by Daniel J. Graeber
Washington (UPI) Sep 26, 2017
With a court dismissing a challenge to federal rules on hydraulic fracturing, producers said it was time for President Trump to erase the law altogether.
"The industry recognizes that every energy-producing area has different geologic, topographic, and hydrologic conditions, which is why the states are far more efficient and effective at regulating hydraulic fracturing than the federal government," Barry Russell, the president and CEO of the Independent Petroleum Association of America, said in a statement.
The 10th U.S. Circuit Court of Appeals overturned a lower court's ruling on overreach challenges against the U.S. Bureau of Land Management, which wanted regulatory oversight from the states during President Barack Obama's tenure. While appeals were pending, however, U.S. President Donald Trump took office and began the process of rescinding the rules altogether, which in part led the circuit court to vacate the lower court's opinion.
Because of the changing circumstances, the appeals court said the matter was "prudentially unripe."
"The Obama-era rule is nothing more than duplicative federal overreach that would limit access to public lands and cost independent producers tens of thousands of dollars per well to implement without any measurable environmental or safety benefits," Russell added.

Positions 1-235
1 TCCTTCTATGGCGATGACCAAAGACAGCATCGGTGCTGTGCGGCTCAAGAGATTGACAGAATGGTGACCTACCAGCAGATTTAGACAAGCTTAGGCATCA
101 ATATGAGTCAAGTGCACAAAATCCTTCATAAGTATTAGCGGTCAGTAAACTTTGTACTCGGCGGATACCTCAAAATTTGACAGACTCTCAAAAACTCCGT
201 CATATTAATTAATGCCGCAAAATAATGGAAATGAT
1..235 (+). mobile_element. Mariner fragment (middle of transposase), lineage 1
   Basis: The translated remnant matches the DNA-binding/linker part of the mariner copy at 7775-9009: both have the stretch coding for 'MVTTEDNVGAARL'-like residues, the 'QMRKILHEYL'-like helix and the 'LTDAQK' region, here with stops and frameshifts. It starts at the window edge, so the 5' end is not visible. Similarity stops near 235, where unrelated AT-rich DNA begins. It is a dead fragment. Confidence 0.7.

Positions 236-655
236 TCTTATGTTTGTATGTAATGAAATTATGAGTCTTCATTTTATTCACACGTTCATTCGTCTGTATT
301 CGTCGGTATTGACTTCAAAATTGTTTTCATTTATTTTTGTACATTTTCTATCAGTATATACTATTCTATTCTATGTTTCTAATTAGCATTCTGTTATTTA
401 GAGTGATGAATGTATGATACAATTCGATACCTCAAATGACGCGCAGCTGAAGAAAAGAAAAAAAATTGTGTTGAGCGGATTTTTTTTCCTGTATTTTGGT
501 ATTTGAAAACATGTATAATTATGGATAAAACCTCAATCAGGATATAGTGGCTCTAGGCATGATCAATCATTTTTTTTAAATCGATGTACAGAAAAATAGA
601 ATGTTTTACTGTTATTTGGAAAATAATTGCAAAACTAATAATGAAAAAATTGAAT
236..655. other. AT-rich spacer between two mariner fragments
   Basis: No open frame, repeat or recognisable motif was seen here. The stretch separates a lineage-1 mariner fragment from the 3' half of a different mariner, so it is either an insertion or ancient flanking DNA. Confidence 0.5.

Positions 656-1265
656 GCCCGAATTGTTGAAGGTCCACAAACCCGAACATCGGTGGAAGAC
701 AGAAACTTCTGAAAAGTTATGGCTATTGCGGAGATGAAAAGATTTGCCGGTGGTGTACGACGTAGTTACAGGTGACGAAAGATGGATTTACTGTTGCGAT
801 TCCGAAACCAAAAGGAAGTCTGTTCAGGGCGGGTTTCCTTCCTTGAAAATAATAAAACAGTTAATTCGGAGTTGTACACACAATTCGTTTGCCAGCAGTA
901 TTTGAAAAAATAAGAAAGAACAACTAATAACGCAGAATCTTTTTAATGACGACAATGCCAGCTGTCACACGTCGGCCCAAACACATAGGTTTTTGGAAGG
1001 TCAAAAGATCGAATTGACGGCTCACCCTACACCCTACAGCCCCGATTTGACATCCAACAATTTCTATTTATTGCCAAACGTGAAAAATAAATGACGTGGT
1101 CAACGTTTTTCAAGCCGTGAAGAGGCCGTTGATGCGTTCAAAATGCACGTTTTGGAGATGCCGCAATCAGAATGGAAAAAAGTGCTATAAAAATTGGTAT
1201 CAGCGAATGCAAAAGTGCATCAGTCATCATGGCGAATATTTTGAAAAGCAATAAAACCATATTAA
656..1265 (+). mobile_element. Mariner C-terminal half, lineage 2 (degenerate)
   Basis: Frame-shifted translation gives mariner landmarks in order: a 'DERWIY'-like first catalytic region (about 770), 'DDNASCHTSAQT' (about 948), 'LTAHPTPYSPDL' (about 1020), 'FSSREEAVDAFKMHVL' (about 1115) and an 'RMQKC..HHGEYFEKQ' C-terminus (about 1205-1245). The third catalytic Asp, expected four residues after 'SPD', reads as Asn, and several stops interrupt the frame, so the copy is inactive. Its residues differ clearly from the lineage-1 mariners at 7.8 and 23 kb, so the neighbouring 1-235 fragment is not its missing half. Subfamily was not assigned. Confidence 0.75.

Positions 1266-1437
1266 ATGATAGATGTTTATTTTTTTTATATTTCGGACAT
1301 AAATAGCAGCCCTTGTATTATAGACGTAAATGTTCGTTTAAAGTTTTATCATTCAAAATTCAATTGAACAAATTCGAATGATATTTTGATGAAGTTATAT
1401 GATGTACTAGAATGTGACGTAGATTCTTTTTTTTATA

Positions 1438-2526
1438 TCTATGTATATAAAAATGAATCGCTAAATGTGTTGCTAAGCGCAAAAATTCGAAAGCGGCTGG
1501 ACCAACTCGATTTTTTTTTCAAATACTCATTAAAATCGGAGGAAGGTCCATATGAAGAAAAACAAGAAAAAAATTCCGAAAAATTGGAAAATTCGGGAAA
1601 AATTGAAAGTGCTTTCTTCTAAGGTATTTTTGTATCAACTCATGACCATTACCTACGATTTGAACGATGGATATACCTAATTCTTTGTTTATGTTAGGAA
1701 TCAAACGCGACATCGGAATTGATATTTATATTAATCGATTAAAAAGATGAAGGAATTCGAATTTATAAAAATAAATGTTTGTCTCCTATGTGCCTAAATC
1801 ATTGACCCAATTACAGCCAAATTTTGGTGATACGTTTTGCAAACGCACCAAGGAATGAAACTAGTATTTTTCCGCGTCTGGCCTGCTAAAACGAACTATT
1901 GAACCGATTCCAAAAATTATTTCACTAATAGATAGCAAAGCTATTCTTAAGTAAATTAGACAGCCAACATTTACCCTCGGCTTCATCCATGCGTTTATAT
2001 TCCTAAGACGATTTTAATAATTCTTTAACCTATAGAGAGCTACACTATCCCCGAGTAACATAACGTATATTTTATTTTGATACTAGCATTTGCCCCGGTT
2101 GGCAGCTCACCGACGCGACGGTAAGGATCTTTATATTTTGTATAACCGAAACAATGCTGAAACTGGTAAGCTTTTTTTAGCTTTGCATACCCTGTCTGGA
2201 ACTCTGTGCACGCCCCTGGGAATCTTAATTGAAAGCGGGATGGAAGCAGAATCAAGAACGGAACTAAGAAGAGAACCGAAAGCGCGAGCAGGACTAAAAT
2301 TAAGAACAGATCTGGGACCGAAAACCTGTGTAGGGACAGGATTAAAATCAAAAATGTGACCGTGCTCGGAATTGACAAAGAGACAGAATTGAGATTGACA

Last week, however, environmental groups said the circuit court's ruling meant regulations developed under Obama would now take effect. Protections outlined in the measure, said Michael Freeman, an attorney for Earthjustice, "are long-overdue."
Earthjustice represented the interests of six environmental groups in the case. The long list of petitioners in a case pitting federal authority over state law included shale-rich states like Colorado and North Dakota, Russell's group and the Western Energy Alliance.
Washington (UPI) Sep 25, 2017
Lawmakers in shale-rich Oklahoma meet Monday in a special session to help address budget strains that the governor said are critical. Gov. Mary Fallin said lawmakers are called on to find long-term solutions to budget woes. By her estimate, the state could face a $500 million shortfall next year because one-time funds were used to balance the books for the current fiscal year. Ok ... read more
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